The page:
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Convectron experiments at KEMA High Power Laboratory, Arnhem, The Netherlands, 1987
Recent developments - interaction of model with other disciplines
Bi-annual International Symposium on Ball Lightning
In 1988, shortly after the KEMA test series, a Japanese initiative invited Dr Dijkhuis to Tokyo for the first International Symposium on Ball Lightning (ISBL). In two decades, its bi-annual repeats convened on three continents, combining data banks, sifting models and weighing laboratory reproduction efforts. In 2012, Russia hosted the twelfth symposium, integrated in atmospheric science and combustion chemistry meetings.
Attention for ball lightning at other symposia
Independently, the International Union of Radio Science (URSI) and the International Committee on Heat and Mass Transfer (ICHMT) also included sessions on ball lightning in their symposia. Their proceedings document steady progress of fireball modelling from underlying concepts, which the boson model shares with electric phenomena in the stratosphere.
While the test facilities of the Predecessor were mothballed at the end of 1987, the model development and calculations prospered by rapid growth in PC-level computing power and software capabilities.
Development of the model
Since the 1980's TV programs in The Netherlands and worldwide have paid attention to the Convectron model for fireballs.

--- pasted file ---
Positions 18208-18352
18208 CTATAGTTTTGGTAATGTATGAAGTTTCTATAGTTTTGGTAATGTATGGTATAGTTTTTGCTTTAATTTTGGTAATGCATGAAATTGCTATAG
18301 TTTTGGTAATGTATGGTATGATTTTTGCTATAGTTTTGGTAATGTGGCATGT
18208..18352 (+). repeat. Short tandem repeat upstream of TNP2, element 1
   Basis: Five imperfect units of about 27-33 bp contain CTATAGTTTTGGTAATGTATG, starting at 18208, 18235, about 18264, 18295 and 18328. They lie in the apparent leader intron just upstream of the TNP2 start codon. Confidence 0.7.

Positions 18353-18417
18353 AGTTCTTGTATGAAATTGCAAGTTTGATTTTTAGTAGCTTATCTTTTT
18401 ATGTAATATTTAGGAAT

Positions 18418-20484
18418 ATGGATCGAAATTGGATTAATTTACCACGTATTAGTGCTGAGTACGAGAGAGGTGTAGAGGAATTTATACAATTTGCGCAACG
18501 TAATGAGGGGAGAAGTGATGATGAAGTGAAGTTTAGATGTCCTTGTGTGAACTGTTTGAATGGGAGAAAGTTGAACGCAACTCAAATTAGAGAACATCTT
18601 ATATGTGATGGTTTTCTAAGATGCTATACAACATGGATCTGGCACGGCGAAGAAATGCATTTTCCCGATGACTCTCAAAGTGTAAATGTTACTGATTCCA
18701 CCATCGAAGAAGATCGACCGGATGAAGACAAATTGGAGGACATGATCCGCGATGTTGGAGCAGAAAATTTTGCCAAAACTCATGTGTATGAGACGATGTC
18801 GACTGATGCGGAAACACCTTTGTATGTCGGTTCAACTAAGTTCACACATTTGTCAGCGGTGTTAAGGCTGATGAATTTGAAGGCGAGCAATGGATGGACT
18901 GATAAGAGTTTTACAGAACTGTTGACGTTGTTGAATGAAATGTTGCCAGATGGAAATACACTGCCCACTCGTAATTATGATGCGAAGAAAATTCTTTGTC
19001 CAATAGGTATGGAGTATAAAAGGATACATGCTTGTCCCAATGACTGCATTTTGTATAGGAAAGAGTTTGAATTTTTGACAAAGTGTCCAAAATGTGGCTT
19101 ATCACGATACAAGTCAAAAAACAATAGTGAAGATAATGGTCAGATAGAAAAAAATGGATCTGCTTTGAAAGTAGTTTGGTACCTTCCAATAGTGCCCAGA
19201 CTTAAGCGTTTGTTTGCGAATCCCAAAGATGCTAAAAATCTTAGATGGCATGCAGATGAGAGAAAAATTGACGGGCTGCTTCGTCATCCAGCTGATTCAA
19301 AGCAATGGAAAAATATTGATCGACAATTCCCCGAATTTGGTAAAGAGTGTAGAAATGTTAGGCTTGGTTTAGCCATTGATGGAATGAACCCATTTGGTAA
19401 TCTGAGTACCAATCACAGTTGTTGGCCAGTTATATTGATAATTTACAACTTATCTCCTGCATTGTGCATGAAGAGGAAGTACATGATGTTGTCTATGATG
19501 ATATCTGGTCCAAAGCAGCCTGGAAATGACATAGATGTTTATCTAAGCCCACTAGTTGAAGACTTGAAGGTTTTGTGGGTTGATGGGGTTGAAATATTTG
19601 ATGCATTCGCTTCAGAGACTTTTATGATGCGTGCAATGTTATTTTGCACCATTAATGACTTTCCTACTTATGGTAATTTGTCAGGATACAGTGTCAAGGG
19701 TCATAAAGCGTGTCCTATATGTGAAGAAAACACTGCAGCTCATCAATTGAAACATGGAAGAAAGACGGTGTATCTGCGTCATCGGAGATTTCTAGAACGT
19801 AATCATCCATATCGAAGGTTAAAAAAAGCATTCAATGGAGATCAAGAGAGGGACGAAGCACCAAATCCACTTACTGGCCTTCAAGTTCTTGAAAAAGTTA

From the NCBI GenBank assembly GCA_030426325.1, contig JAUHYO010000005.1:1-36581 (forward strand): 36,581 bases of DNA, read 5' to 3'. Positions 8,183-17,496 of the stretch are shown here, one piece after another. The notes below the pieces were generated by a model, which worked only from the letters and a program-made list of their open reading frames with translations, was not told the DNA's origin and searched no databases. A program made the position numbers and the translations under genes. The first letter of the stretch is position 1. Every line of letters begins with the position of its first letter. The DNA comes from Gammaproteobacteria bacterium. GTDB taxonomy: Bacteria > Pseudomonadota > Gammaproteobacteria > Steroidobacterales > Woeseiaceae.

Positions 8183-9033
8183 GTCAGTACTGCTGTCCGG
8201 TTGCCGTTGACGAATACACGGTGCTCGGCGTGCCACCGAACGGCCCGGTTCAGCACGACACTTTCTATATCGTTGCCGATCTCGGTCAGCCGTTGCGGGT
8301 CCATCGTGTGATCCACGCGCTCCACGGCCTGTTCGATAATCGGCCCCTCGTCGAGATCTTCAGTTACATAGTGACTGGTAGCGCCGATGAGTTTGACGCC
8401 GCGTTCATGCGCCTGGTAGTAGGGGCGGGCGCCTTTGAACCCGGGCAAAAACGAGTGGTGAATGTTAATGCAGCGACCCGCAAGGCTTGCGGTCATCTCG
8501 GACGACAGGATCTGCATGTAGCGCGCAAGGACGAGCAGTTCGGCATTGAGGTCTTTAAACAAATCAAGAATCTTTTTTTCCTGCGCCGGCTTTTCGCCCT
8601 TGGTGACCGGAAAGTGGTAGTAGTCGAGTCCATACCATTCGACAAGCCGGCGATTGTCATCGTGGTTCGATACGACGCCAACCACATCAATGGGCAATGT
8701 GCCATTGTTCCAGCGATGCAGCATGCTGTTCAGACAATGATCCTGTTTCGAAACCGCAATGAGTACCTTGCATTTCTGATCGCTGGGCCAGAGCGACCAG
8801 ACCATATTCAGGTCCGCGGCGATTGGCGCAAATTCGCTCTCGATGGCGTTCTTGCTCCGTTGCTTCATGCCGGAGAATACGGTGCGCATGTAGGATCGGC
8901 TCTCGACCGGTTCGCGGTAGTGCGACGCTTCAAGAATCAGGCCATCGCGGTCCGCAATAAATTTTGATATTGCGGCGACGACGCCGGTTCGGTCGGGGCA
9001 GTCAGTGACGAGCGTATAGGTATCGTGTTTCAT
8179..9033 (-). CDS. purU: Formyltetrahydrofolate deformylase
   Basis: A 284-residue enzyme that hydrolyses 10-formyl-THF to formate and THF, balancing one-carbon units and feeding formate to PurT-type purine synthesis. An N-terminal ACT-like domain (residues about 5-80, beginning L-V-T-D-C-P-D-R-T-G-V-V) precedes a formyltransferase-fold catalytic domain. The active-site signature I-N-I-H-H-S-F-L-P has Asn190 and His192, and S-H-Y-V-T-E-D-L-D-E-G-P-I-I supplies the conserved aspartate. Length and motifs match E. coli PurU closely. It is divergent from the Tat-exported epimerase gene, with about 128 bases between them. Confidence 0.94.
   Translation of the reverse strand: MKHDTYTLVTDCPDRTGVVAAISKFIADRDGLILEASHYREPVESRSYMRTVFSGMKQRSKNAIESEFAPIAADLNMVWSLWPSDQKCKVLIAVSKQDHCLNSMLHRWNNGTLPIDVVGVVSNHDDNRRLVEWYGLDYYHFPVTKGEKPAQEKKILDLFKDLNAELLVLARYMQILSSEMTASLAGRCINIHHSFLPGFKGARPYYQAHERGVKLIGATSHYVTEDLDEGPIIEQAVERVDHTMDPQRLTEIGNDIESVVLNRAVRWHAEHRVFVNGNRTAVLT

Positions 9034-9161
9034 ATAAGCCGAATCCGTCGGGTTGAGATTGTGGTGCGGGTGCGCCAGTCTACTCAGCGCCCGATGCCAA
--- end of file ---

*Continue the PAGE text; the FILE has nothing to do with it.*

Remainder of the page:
Thunderclouds observed by satellites and triggered lightning at sea level surely produce gamma radiation. Robust scale rules cover formation of stable fusion plasma from thundercloud conditions.
Integration with other disciplines
After twelve international ball lightning symposia, integration with geophysics, plasma chemistry, fluid dynamics and electrodynamics is at full speed. The mathematical framework unites natural ball lightning with laboratory analogues. Recent results connect the Convectron model mathematically with ongoing design and tests of photonic materials inside waveguides for microwaves.
New ignition method linked to microwave photonics
The model thus also specifies fireball generation by microwave photonics. This new approach creates fireballs by a non-erosive ignition process with internal plasma circulation tuned to the Convectron reaction chamber.
Development of the mathematical framework
In particular, the mathematical framework of the Convectron model now also enables useful suggestions to related disciplines including cloaking techniques (making structures invisible to radar systems) and Cherenkov radiation (for diagnostic tests of new photonic materials).